Moreover, in an unforeseen way, Religion and Science have been strong allies in the advancement of dignity for the unborn. The latter has revealed the truth of the complexity and beauty of unborn life from the first moment of conception, and the former unrelentingly beats the drum on behalf of the dignity of unborn life, created in the image and likeness of God. “For you created my inmost being. You knit me together in my mother’s womb.” (Ps 139,13)
At times it may appear that teaching, preaching, pleading and sacrificing on behalf of the unborn is a hopeless cause, but there has been remarkable progress. Applying the following words of MLK Jr. can reinvigorate all pilgrims for a holistic vision of life. “I believe that unarmed truth and unconditional love will have the final word in reality. This is why right, temporarily defeated, is stronger than evil triumphant.”(Nobel Peace Prize acceptance speech, Oslo, Norway, 1964.)
We pray for the healing of all who have been wounded by choosing abortion, and for society as a whole whose conscience has been deadened, all to willing to accept abortion as a backup to failed contraception, and in large part, unshaken by the image of buckets of fetuses in Planned Parenthood Clinics. Once again we turn to the unflinching prophetic wisdom of Martin Luther King Jr. regarding the web of life of which we are all a part. “Injustice anywhere is a threat to justice everywhere. We are caught in an inescapable network of mutuality, tied in a single garment of destiny. Whatever affects one directly, affects all indirectly.”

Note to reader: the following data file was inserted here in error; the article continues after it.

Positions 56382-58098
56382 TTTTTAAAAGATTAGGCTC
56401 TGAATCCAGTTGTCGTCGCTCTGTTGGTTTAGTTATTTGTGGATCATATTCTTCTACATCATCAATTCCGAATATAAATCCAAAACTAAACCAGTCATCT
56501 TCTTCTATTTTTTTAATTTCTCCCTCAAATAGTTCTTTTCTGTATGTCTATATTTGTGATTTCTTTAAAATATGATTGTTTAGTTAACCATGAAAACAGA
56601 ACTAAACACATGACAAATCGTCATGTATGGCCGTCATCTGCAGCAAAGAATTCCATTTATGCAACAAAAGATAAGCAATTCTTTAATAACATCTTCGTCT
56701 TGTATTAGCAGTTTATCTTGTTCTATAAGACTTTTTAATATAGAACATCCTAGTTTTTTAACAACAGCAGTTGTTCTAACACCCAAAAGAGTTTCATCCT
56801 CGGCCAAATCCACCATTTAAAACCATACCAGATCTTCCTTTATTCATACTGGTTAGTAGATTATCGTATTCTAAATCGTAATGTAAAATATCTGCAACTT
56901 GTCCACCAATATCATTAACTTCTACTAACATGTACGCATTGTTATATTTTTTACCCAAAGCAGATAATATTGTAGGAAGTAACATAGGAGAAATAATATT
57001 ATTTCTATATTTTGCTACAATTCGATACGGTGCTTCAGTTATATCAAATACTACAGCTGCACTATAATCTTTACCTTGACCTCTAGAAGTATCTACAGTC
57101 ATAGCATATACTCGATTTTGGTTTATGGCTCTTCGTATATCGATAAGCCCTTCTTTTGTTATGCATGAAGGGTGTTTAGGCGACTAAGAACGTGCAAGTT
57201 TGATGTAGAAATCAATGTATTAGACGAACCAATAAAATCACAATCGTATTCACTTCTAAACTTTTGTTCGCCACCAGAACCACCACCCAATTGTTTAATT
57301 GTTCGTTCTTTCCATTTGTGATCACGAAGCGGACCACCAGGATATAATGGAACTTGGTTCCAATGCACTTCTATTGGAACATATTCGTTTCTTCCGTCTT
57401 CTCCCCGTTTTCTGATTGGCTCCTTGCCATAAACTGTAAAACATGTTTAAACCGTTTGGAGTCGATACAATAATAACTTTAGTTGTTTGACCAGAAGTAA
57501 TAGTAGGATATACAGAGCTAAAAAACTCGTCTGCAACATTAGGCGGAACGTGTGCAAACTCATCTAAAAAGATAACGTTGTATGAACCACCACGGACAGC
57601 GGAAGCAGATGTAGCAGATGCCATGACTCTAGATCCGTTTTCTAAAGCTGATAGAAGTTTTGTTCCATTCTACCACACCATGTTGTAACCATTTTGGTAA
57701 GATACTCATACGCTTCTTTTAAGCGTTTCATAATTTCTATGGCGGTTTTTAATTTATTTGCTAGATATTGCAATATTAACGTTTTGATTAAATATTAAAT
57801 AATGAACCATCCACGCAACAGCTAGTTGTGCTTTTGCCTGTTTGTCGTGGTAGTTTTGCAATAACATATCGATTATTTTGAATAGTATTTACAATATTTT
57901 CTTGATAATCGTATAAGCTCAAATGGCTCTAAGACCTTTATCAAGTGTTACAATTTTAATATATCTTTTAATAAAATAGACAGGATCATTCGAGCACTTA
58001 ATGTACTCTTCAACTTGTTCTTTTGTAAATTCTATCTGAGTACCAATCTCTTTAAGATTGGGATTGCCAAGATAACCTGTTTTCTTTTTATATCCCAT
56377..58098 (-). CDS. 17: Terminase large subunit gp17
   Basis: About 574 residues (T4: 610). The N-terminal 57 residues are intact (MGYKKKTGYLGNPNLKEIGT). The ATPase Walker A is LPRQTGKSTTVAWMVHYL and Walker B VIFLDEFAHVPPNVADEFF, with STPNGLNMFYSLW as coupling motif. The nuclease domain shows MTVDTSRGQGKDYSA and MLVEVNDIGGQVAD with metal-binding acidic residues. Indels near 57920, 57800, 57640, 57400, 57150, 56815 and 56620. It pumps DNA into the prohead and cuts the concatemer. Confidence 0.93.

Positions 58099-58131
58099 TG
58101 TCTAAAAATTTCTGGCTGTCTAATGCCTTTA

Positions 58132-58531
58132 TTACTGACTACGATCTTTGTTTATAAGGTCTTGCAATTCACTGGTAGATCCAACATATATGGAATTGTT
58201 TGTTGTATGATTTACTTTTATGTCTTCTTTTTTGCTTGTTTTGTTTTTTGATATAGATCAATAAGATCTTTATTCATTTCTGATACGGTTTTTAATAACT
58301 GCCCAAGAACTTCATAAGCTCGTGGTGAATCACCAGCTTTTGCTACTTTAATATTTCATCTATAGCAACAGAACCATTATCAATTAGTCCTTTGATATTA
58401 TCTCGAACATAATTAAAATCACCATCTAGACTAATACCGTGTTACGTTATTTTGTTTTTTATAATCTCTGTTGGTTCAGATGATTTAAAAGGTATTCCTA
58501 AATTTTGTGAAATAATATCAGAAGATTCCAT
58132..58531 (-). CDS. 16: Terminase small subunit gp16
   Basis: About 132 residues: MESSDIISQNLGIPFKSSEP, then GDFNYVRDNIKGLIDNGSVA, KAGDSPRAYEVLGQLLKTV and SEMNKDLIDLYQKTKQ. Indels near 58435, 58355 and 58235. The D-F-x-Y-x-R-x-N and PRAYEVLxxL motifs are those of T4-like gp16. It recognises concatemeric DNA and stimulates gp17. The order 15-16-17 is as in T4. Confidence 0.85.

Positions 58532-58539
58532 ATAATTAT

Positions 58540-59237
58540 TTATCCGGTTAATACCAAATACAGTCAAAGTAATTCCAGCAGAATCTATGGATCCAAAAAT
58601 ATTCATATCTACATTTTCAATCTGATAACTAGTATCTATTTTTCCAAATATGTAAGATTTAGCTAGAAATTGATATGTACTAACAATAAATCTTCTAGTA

Letter from Birmingham, Alabama jail, April 16, 1963.
The quest for greater liberty and justice for all continues on many fronts. This year our Catholic Day at the Capitol will focus on the plight of many children and youth in our State’s Foster Care System, and the plight of those afflicted by mental illness. Compassionate and professional care that provide a framework for hope and greater success for our fellow citizens is not a matter of charity, but of justice.